At Queen Square Family Health Team, the clinicians have been pleased with the success of remote service delivery, as retention and attendance rates have been similar to in-person. Clinic Program Manager, Noreen Syed said, “There was initially some hesitation from clients which was expected. Our clinicians collaboratively discussed with these clients the therapeutic value of continuing therapy and how the benefits of online therapy can be similar to traditional face to face therapy.” The clinic’s group therapy program also made the transition to operate online, and clinicians have seen positive impacts on client attendance, retention, and participation. Though there were some clients who opted to wait for in-person group therapy to resume, the clinicians noticed that many of the clients who are participating in the online group therapy are opening up more than they would in the classroom setting. Noreen said, “It is very enlightening to see how the therapeutic relationship shifts when group therapy is online. Perhaps virtual care may expedite the therapeutic relationship, the client may feel safer in their home environment”.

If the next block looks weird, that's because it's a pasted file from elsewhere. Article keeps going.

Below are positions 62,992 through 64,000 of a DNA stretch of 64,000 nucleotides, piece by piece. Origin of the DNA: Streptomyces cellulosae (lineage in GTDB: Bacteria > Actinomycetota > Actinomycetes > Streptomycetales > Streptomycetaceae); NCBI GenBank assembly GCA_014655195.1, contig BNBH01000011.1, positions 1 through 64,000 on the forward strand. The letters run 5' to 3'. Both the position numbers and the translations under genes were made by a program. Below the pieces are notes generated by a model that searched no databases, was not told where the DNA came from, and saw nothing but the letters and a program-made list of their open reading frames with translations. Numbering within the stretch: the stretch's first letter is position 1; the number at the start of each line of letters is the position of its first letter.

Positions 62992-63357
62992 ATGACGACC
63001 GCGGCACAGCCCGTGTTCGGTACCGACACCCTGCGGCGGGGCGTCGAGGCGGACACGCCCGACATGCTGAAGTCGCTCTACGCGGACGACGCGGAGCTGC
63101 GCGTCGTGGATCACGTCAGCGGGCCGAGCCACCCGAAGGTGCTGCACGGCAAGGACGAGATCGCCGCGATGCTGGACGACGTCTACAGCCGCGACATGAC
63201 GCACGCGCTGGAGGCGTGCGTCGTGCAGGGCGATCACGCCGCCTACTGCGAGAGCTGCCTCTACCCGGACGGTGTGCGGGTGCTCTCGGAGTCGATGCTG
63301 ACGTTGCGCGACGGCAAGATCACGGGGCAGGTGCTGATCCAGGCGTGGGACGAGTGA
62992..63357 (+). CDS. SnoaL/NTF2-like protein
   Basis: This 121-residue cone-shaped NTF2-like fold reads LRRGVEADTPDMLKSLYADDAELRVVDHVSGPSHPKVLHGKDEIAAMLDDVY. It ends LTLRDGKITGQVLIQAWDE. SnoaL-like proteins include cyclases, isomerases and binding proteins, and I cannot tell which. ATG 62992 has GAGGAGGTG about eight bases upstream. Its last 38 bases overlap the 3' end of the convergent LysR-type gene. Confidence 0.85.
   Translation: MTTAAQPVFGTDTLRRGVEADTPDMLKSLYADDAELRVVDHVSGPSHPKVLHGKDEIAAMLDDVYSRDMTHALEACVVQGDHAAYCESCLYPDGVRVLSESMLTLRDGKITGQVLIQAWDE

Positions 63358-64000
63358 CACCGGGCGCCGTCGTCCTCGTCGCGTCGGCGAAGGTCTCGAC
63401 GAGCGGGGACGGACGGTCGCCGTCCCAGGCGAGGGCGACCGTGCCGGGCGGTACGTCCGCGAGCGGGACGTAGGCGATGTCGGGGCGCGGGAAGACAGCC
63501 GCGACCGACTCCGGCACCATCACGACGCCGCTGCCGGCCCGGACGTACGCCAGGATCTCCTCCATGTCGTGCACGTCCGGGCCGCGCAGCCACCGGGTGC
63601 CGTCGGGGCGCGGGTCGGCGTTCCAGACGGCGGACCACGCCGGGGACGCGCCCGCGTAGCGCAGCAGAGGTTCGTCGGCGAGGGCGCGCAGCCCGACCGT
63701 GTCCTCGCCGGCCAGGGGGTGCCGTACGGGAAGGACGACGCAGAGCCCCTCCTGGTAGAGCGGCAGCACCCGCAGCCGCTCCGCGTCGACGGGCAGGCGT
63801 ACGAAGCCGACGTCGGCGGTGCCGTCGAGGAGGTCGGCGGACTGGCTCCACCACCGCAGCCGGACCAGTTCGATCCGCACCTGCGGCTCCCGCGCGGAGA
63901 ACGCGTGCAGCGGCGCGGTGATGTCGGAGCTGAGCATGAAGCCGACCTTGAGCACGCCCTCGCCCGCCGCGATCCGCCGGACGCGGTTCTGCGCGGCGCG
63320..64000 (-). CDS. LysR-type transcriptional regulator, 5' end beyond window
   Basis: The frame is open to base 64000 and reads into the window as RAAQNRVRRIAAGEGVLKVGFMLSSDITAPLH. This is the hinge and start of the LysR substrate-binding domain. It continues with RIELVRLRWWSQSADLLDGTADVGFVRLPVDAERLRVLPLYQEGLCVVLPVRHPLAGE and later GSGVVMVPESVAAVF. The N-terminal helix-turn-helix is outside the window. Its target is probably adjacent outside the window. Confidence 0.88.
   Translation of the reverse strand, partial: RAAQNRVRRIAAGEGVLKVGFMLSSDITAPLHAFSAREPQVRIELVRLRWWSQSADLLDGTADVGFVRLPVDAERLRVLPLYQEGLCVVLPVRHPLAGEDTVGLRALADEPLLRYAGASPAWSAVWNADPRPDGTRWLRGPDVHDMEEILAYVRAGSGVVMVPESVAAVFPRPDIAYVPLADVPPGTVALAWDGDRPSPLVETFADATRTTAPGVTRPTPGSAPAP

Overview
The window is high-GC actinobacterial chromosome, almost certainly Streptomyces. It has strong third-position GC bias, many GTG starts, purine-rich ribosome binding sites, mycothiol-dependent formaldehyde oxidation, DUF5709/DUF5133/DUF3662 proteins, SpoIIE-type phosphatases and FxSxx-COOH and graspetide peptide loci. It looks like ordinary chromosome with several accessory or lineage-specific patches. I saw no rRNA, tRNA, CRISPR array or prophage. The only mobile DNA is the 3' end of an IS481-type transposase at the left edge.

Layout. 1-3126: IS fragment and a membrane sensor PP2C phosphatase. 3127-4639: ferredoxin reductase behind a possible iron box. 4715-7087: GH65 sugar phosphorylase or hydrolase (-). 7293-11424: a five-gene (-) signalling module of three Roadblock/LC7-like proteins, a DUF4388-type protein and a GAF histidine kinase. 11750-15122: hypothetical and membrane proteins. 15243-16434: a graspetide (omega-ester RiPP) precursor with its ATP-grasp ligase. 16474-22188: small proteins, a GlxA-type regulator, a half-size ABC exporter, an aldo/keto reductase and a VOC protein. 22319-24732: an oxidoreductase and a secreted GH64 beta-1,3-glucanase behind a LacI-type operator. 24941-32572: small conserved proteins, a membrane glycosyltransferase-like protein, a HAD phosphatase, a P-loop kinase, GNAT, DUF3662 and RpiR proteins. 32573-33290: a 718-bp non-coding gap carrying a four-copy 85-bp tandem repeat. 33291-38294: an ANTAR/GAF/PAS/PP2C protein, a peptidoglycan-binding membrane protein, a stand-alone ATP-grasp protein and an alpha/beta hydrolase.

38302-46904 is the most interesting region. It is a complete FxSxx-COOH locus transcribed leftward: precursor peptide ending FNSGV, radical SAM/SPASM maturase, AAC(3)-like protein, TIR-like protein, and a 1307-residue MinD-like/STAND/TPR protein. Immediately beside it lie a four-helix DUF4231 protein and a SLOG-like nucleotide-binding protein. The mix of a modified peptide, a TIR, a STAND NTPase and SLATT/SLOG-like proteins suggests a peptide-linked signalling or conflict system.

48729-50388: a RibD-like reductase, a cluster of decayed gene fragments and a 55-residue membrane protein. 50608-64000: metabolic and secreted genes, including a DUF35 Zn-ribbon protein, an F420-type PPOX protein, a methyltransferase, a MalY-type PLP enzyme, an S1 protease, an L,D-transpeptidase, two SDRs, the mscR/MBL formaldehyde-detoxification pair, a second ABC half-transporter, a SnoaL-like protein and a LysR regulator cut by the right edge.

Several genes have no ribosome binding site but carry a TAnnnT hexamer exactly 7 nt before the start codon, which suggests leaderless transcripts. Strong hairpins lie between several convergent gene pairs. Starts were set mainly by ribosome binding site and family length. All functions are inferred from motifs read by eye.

DBT Hamilton tends to see individuals who present with higher risk concerns such as people who are chronically suicidal, people who engage in self-injuring behaviours, those with PTSD and complex mental health issues. The clinicians initially had some concerns regarding the effectiveness of video counselling for clients who presented with higher risk issues, however despite these concerns the team was very willing to try this new format. Lisa Burckell, the founder of DBT Hamilton, shared that only a handful of clients said they would like to wait until COVID-19 concerns subside, while the rest of their clients were open to video therapy. Dr. Burckell highlighted that being transparent with their clients was critical as it set the expectation that it may be a long wait before in-person counselling would be able to resume. Dr. Burckell noted, that “We tried to be transparent about the situation and give the client the choice as to what they would like to do, especially when their environment is out of control. Our clinicians tried to work with their choices and find the best way to continue care and communication with their clients”. Some clients initially decided they would prefer to wait, however after realizing that it could be months before returning to traditional in-person services, many changed their mind and became open to video counselling.


Each of these organizations effectively adjusted to changes in client engagement and clinician buy-in amidst the COVID-19 pandemic. Some common themes identified from their experiences include the importance of being transparent with clients, offering options in terms of therapy, and being cognizant not only of the benefits of virtual counselling, but also the barriers it can pose for client engagement. The next article will focus on the successes and challenges of remote-service delivery.